• Novelist Joyce Carol Oates runs almost every day.
  • Novelist Tom Robbins is a fan of yoga and meditation.
  • I’ve met dozens of authors through social media networks – Allison Scotch Winn, Rebecca Rasmussen, Michelle Hoover, Therese Walsh, to name a few – who find the same to be true.

What about you? Will you give it a whirl? If you do run or exercise routinely, please share your personal experience. How does it help your writing or other creative endeavors? Can you think of a specific “ah-ha” creative moment during a run, on the bicycle, at the gym, or while playing soccer? Please share.

20 Responses to “Racing in the Rain”

  • Bryan Hughes Says:

    Congrats! I have friends who are daily runners; I just can’t pull it off. I CAN however, hike for many miles without even getting sore, and my creativity soars in interesting directions while doing so. It’s hard for it not to when all of the ‘meaning’ given to the week’s thoughts, in being part of civilization and a community, are completely pulled away.


    Melissa Crytzer Fry Reply:

    Truth be told, hiking is absolutely my preference over running. I agree with you … getting out and ‘away’ from life’s distractions frees the mind to be so much more creative.


  • Tamara Linse Says:

    Oh, good for you! I’m not by any means a fitness fanatic – my husband says that, given my own devices, I’d spend 24 hours a day either reading or writing – but running is my exercise of choice. For a “nonrunner” like you and I, 8K is fabulous! You should be so proud!

    ~ Tamara


    Melissa Reply:

    Thanks for the encouragement, Tamara. I’m with you – a non-runner, but using ‘running’ to my benefit anyway :-).


  • Hallie Sawyer Says:

    So, so true. I don’t use my mp3 player (yes, only human on Earth without an iPod) so that my mind can wander free. If I do use it, I listen to instrumental movie soundtracks or classical.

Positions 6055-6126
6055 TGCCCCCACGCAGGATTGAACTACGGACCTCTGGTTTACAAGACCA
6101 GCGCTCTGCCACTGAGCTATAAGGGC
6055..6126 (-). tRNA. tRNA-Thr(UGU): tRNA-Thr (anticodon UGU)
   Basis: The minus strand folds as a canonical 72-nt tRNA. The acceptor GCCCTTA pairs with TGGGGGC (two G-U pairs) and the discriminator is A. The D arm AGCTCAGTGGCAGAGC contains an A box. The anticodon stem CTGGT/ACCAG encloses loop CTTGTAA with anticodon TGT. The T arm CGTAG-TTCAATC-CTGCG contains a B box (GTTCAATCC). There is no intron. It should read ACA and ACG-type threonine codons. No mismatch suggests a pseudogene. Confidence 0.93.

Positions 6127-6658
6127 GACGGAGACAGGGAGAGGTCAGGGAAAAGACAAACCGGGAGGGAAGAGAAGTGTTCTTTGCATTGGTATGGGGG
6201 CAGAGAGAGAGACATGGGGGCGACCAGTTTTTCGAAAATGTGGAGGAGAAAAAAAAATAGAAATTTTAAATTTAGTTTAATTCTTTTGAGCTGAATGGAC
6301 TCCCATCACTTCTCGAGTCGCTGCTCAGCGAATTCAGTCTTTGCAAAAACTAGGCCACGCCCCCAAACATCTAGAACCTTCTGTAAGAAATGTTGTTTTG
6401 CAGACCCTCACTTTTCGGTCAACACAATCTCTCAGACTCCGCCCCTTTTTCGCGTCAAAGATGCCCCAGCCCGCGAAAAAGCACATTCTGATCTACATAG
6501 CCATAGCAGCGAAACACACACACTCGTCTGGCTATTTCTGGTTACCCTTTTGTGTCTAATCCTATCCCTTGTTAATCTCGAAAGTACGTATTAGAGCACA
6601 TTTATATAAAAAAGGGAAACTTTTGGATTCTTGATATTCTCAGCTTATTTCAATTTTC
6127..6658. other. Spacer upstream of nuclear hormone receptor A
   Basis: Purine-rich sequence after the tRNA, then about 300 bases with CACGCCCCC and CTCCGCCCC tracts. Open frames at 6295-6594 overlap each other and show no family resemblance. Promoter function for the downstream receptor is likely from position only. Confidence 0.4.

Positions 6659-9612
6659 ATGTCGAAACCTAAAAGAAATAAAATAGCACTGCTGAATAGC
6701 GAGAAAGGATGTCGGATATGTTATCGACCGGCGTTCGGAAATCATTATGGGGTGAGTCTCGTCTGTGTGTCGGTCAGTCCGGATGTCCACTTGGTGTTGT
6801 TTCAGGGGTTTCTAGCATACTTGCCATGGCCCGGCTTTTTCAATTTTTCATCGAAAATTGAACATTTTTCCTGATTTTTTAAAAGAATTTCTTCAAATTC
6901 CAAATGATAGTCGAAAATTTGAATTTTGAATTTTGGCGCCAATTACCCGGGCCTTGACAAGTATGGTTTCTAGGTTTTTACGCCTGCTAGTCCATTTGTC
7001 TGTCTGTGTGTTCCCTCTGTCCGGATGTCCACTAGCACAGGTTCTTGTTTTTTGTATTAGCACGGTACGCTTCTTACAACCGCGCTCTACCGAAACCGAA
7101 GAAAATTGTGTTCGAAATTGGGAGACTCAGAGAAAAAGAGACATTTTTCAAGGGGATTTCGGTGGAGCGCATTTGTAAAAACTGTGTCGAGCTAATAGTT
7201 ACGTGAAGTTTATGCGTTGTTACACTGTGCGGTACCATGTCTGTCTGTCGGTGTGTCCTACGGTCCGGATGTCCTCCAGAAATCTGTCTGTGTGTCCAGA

I have had quite a few plot epiphanies while running or walking outside. What a difference it makes to run in nature vs. like a hamster on a wheel. I think the biggest “a-ha” moment for me was when I had a dead end in my story and just didn’t like where things were going. I realized during that run that one of my characters wasn’t working and so I came back and politely erased him.

    So very proud of you for your accomplishment. What a great thing to do for yourself! XO


    Melissa Reply:

    You’re not the only one who doesn’t listen to music when exercising. I have to keep my ears open in case a wild animal chases me :-)! I appreciate your encouragement re: my little race. And I’m glad you’ve also been able to work some plot glitches out during ‘outdoor time.’


  • Roxanne Garcia Says:

    I am really proud of you. look at you running the whole thing!! way to go girl. full marathon next??:)


  • V.V. Denman Says:

    I used to run (jog actually), but I can’t now because of a knee injury. You’re making me miss it terribly! Now I must be content working-out indoors on my gazelle. Not the same. Yet it’s still a time of inspiration when I work through many plot issues. At least I do that when I’m not being interrupted by the kids. (Another problem with exercising at home.)


    Melissa Reply:

    I think any type of exercise can be inspirational; I’ve heard the gazelles are amazing. And if the exercise still inspires, it counts. Besides … running is hard on the joints!


  • Michelle Hoover Says:

    Love this! My usual run is 9 miles, and on tired days I find myself whispering a little mantra: keep going, keep going, keep going. I think the same thing when I’m writing, particularly when I’m trying to finish a book. I think the only writers who really “make it” are those who keep going, through all the revisions and all the years. And they do it again, day after day after day.